FIG. 7 illustrates a screw 24 passing through a covering 25 and being attached to the joist 20. FIG. 8 illustrates a covering 25' having a furring strip 26 attached through the covering to the joist 20 and having screws 27 and 28 through holes in the attachment device attached to the furring strip. In FIG. 9 a bolt 29 is screwed directly into the bottom of the joist and adjustable nuts 30 and 31 are screwed onto the suspended end of the bolt through a flange on the attachment device thereby enabling the attachment device to be adjusted to the desired location. In FIG. 10 the adjustment of the attachment device is the same using nuts 30' and 31' but the upper portion of the bolt is a toggle bolt 32 attached to the covering 25" which is in turn attached to the joist 20. In FIG. 11 the attachment device is attached through a back flange to the side of joist 20 by use of bolt 29' and bolts 30" and 31". In FIG. 12 the attachment is the same as in FIG. 5 with the attachment being by screws to the side of the joist. In FIG. 13 the attachment is the same as in FIG. 9 with the exception that the bolt 29 passes through the light housing 32 which in turn supports the light reflector 33 and lights 34. In the system, ceiling tiles 35 may simply sit on the top of an inverted-T runner 36 or may be attached to the T-runner by the T-runner engaging kerfs in the ceiling tile, such as kerfs 37 shown in FIGS. 7 and 11. In a preferable embodiment of this invention, as demonstrated in FIG. 3 the inverted-T runner has an enlargement 38 at the upper portion of the inverted-T for use in strengthening the T-runner.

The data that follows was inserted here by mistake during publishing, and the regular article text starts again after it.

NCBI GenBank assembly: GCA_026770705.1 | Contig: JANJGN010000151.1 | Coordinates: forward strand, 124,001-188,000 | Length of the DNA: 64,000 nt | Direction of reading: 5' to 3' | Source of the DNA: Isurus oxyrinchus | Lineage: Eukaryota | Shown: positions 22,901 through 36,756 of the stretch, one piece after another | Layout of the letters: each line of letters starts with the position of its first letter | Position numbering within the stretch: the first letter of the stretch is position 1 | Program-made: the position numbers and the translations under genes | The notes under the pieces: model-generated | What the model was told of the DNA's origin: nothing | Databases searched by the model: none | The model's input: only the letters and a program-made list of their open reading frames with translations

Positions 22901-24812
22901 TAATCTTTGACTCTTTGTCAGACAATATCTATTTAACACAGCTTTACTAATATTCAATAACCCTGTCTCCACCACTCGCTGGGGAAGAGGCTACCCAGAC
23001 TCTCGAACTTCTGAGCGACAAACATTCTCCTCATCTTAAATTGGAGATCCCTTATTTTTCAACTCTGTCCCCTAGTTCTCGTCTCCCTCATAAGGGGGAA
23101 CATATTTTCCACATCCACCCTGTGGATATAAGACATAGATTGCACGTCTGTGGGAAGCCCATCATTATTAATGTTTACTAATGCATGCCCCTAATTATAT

Referring to FIGS. 1-4, the attachment device of this invention has a backplate 39, a top plate 40, and a side plate 41, each lying in a plane substantially perpendicular to the plane of the other two plates. A downwardly extending flange 42 extends downward from one of the plates and terminates in a design which enables the engagement with a supporting portion of a suspended ceiling. Many types of structure may be used at the downward terminal portion of the attachment device, however, the embodiment shown in the drawings is one of a question mark shape which is not only useful for strengthening the downwardly extending flange but additionally enables the T-runner to be attached in a central alignment with the flanges. Of particular importance is the embodiment of this invention wherein a clip 43 encircles a portion of the bottom of the downwardly extending flange and an inverted-T runner is attached to the flange through the clip. In such an embodiment, the clip spaces apart the flange and the T-runner in addition to providing a means for attaching the T-runner to the attachment device. Additionally, when an inverted-T runner is used to support the ceiling, and the inverted-T runner is enlarged at its inverted top portion, such as enlargement 37, the clip provides for exact vertical alignment of the vertical web of the T-runner rather than creating a skewing due to contact of the flange with an irregular outer surface of the main web of the runner.